BI sends me a little silverplated model of an early 20th century bi-plane. She asked if it's worth keeping and polishing? I love all things aeronautic, since my brother won the International Glider Pilot’s award for the highest and longest flight some years ago.
In 1836, a hot air balloon broke records by flying 500 miles from London to Germany in less than 20 hours. As of the date 1783, no human had gazed down on the earth, and if a human tried, mythologically speaking, we failed. Consider Icarus, Mephistopheles, and the Valkyries. The great early photographer Felix Nadar took the first known aerial photograph from the basket of a hot air balloon over Paris in 1858. Poet and pilot Antoine de Saint-Exupery said: “the aeroplane will become a tool, like a plough.” After the first successful flight in the early 20th century, Le Corbusier wrote, from the Bauhaus, that flying would offer the modern world “a new standard of measurement” and thus it came to pass, including the standard of the destruction of cities such as Dresden and Hiroshima – by plane.
Thus I found BI’s little plane mentioned in the September 4, 1919 issue of Flight magazine of England. Notice the plaque proudly stating “Makers Rogers Bros. Farnham Royal Slough,” with the stamp 185. In this magazine the Rogers Brothers premiered their unique tribute to pilots who had grown attached to their WWI flying machines, offering scale models “made of metal, heavily silverplated and strong.” Although the models could be fitted with ashtrays, the Rogers would make any plane for you, if you kindly send drawings. In fact, here’s where the story gets interesting: BI writes me that she and her husband in 1958 had a friend who had mounted this little plane on the hood of his Rolls Royce, and gave this to BI’s husband when he sold his Rolls. In 1919, Mr. Rogers suggested to his clients that they use his model planes as mascots, on real scale planes and cars.
The Rogers Tabloid Series included the Avro, the B.E., the Blackburn Kangaroo, the Bristol Scout (Fighter, and Mono), the D.H., the F.E., the Handley Page, the Henry and Maurice Forman, the Martinsyde F., The Nieuport 27, the R.E., the S.P.A.D., the Short, the Vickers Vimy, and the Sopwith Pup, Carmel, Strutter, Triplane, Snipe, and Dolphin.
Mr. Rogers the inventor of these toys for former pilots (perhaps the first aeronautical boy-toys), was formerly in construction with the aeronautics firms of Bleriot, Fairey, Martinsyde, Sopwith, and Whitehead.
The growth in flight enthusiasts was, in the early 20th century remarkable, considering Rogers was engaged in making model planes of WWI only 16 years after Orville and Wilbur’s successful flight. In fact, this December, we celebrate the 115-year anniversary of the Kitty Hawk success.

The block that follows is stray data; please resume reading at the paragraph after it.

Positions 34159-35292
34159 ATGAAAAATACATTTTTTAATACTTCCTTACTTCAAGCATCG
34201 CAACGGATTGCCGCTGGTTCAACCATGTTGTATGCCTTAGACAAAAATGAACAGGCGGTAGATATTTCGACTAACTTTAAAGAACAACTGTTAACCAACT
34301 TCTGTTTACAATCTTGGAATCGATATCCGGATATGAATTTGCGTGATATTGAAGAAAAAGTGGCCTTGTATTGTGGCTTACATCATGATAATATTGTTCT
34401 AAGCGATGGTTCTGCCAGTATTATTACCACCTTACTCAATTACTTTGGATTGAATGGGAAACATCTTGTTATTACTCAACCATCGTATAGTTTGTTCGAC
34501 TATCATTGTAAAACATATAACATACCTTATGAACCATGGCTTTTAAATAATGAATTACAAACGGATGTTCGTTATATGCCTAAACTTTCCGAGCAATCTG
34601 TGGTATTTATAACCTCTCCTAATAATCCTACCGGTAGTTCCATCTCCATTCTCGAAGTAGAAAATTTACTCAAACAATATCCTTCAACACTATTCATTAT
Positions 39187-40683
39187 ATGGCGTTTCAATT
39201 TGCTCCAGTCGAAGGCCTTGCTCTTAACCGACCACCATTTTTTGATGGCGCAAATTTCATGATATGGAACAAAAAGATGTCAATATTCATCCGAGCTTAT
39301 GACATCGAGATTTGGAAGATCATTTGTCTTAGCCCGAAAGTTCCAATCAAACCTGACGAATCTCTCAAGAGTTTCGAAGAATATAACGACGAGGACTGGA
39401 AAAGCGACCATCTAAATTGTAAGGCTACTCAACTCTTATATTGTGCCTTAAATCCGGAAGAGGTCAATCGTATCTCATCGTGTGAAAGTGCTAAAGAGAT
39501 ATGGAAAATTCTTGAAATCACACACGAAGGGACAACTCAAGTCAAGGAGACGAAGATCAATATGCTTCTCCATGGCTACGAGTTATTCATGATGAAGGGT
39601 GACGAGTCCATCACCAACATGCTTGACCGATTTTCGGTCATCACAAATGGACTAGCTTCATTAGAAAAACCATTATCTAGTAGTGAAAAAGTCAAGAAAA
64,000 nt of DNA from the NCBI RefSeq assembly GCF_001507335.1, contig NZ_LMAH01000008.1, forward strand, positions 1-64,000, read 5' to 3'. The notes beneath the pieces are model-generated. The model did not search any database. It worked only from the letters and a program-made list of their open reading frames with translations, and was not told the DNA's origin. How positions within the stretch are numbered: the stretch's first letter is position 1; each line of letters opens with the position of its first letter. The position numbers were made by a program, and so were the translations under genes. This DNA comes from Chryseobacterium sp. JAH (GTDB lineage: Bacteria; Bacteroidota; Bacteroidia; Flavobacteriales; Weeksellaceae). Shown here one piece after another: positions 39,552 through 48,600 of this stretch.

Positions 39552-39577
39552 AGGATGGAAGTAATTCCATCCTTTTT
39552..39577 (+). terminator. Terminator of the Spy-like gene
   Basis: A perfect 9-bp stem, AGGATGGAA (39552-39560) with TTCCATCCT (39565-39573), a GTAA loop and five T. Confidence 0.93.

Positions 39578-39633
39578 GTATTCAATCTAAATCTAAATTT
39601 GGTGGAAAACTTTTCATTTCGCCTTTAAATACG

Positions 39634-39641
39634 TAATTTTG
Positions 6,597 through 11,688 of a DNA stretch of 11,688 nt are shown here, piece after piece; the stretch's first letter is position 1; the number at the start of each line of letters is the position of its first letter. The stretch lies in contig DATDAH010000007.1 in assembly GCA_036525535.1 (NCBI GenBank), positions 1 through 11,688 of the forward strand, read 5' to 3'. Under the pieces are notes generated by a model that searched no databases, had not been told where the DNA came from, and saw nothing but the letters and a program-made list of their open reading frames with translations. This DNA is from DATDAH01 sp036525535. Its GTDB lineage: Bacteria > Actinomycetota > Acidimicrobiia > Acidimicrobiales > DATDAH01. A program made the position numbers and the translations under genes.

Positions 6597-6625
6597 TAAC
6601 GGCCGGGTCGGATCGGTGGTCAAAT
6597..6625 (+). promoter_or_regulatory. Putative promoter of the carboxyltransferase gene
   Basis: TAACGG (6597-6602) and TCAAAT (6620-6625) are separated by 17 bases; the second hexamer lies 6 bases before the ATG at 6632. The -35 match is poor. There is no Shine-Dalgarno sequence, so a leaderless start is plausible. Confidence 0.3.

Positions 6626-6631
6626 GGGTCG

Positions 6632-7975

You might ask why a British model toy plane maker was the first to pioneer such boy-toys. In 1910, The Smithsonian refused to display Orville Wright's successful 1903 plane. Apparently, the U.S. aeronautical engineering community questioned whose shoulders the Wright brothers stood upon to calculate THEIR engineering of the first plane. Thus, Orville sent his original 1903 machine to the British National Museum, specifically the Science Museum of London. Later, the Smithsonian instead showed the alleged first “man-carrying” machine, the Langley, also of 1903, re-engineered and flown by Glenn H. Curtiss in 1914. This was, at the time, a huge controversy, throwing into question the moniker of THE “pioneer” of aeronautical flight. Britain witnessed American ingenuity in flight before the U.S. could, and the British Aeronautic industry didn’t look back.
BI, although your little model of a Sopwith Camel 1919, holds this entire narrative, I wasn't able to find a value for such a one as sold. However, I was able to find a vintage Biplane trophy replica 1908 Flyer’s Club Loving Cup in silverplate offered for $500. In fact, BI’s plane had been living in her garage, when recently her son discovered it, and asked for it, as he has just become a commercial pilot. He’ll keep your little plane, and polish it, lovingly! Not only that Rogers would be thrilled with both the growth of aeronautics since he made the first airplane silver-plated boy-toy in 1919, 16 years after the Wright Brothers famous flight, and your son’s great achievement as a pilot of those huge planes Mr Rogers may never have imagined,
Certified appraiser for estates, inheritances and trusts.
Dr. Elizabeth Stewart's column appears every week in the Salon & Style section of the Santa Barbara News Press. Email her your questions and high-resolution photos at ElizabethAppraisals @ gmail.com
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